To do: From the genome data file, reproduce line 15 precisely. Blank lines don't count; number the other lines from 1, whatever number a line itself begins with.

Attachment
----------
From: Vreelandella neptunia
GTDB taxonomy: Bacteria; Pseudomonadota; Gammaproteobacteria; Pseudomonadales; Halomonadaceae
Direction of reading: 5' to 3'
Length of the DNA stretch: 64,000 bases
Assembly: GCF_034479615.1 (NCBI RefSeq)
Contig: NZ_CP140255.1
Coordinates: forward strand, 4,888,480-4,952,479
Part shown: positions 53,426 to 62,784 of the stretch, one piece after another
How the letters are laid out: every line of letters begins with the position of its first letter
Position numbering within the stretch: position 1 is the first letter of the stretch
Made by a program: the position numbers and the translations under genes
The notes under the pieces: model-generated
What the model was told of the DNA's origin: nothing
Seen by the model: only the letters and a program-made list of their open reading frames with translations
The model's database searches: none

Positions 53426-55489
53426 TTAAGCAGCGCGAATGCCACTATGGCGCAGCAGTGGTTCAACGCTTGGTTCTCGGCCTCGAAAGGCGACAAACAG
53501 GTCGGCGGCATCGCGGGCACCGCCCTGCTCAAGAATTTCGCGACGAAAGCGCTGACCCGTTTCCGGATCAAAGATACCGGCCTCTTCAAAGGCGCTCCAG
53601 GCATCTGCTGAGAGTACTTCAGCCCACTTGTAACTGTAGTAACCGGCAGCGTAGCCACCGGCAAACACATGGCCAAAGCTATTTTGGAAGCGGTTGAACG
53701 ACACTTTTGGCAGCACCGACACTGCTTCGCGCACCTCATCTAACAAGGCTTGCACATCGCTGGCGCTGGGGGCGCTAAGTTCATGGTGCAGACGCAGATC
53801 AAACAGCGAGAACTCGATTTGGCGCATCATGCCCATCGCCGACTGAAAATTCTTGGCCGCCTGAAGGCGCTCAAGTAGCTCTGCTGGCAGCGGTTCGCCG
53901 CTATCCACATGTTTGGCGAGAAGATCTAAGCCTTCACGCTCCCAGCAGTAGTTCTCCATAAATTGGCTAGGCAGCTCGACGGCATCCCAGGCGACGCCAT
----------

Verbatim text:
The model's database searches: none